The circuit shown in Figure 1 connects an ADAU1701 codec with an integrated SigmaDSP® core to an SSM2306 2 W stereo Class-D amplifier and an ADP3336 low dropout regulator. The ADAU1701 has two ADCs and four DACs; therefore, it can process a stereo audio signal and output discretely processed signals to both a line-level output and an amplified output. This allows the line and amplified outputs to be processed in the SigmaDSP core with different signal processing, such as custom EQ, compressors tailored to the clip level of the specific output, or spatialization effects tuned to the specific speaker configurations. The ADP3336 generates the 3.3 V supply for the ADAU1701. The SSM2306 is a stereo 2 W Class-D amplifier with ultralow idle current and high efficiency. The amplifier does not require bulky external inductors, but it does require minimal external components and has a small system footprint. The amplifier’s voltage is not supplied from the regulator but rather directly from the 5 V system supply. This system can provide an audio signal processing path output to a low power efficient amplifier for systems such as radios, multimedia docks, or PC speakers.
Figure 1. Class-D Amplifier Connection to Audio Codec and Voltage Regulator (Simplified Schematic: Power Supply Decoupling and All Connections Not Shown)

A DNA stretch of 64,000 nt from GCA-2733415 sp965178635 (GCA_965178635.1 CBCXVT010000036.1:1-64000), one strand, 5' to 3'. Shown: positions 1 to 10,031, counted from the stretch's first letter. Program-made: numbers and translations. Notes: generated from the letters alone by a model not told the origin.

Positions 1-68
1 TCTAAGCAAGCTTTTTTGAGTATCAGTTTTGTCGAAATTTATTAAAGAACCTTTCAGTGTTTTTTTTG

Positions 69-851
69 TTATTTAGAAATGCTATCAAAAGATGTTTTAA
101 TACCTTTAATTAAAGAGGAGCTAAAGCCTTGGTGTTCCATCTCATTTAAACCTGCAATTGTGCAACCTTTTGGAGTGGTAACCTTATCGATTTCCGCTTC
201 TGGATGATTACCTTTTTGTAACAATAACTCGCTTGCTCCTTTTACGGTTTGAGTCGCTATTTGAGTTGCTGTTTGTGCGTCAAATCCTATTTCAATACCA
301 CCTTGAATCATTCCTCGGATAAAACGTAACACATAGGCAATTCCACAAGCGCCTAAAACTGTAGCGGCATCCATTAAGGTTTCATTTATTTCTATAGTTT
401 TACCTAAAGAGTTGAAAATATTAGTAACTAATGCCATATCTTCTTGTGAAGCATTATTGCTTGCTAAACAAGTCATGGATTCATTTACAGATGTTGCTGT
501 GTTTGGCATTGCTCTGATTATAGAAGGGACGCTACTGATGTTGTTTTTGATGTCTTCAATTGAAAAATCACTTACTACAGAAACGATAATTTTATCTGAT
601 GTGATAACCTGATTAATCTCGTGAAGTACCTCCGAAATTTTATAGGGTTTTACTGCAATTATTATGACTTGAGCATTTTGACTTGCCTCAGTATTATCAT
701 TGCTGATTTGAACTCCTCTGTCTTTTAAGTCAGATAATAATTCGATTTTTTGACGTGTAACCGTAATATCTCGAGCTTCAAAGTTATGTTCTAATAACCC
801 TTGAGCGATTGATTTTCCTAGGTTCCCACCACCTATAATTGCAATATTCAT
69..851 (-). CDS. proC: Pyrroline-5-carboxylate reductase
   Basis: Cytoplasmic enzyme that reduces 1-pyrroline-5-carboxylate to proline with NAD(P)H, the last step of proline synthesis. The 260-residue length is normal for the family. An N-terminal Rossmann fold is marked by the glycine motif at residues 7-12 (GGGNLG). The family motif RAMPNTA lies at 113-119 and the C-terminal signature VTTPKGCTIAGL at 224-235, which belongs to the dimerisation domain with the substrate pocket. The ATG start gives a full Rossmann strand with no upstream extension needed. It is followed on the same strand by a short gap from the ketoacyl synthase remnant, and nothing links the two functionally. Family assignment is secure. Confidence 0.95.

The DAC outputs of the ADAU1701 are connected to the SSM2306 with a single resistor and capacitor on each input of the amplifier. The 0.10 μF capacitors and 13.0 kΩ resistors in series between the output of the ADAU1701 and the input of the SSM2306 implement a high-pass filter at 28 Hz. These resistors also set the gain of the amplifier to about 6 dB. The full-scale output of the ADAU1701 is 0.9 V rms; therefore, the SSM2306 amplifies this to a full-scale 1.8 V rms (5.09 V p-p). With the SSM2306’s VDD = 5 V, this full-scale value closely matches the clip level of the amplifier.
This circuit uses one of the ADAU1701 multipurpose (MP) pins to control the active-low shutdown pin of the SSM2306. This connection, with a 10 kΩ pull-up resistor, enables the SigmaDSP program to cleanly disable the Class-D amplifier without pops and clicks.
The Class-D amplifier outputs of the SSM2306 are stable with just a ferrite bead and a 1.0 nF capacitor on each pin before the speaker.
The SSM2306 can take its supply voltage directly from the 5 V supply, such as from a battery, but the ADAU1701 requires a regulated 3.3 V supply, which is generated by the ADP3336. The output voltage of the ADP3336 is programmed to 3.3 V with 140 kΩ and 78.7 kΩ feedback resistors. The output of the regulator is stable with a single capacitor as low as 1.0 μF between the output pins and ground. The 1.0 μF capacitor on the input of the regulator is used for decoupling any stray inductance between the board and the 5 V source. In this circuit, the shutdown pin of the regulator is simply tied to the input voltage so that the IC is enabled when the input voltage is present.
This circuit can also be set up with another SigmaDSP processor with integrated DACs, such as the ADAU1761, instead of the ADAU1701. The ADAU1702 can also be used in place of the ADAU1701; it differs only in its SigmaDSP program and data memory sizes.
The SSM2301, SSM2302, and SSM2304 Class-D amplifiers differ slightly from the SSM2306 used in this design. These three amplifiers do not require external resistors on the audio inputs to set the gain. The SSM2301 is a mono, rather than a stereo, amplifier.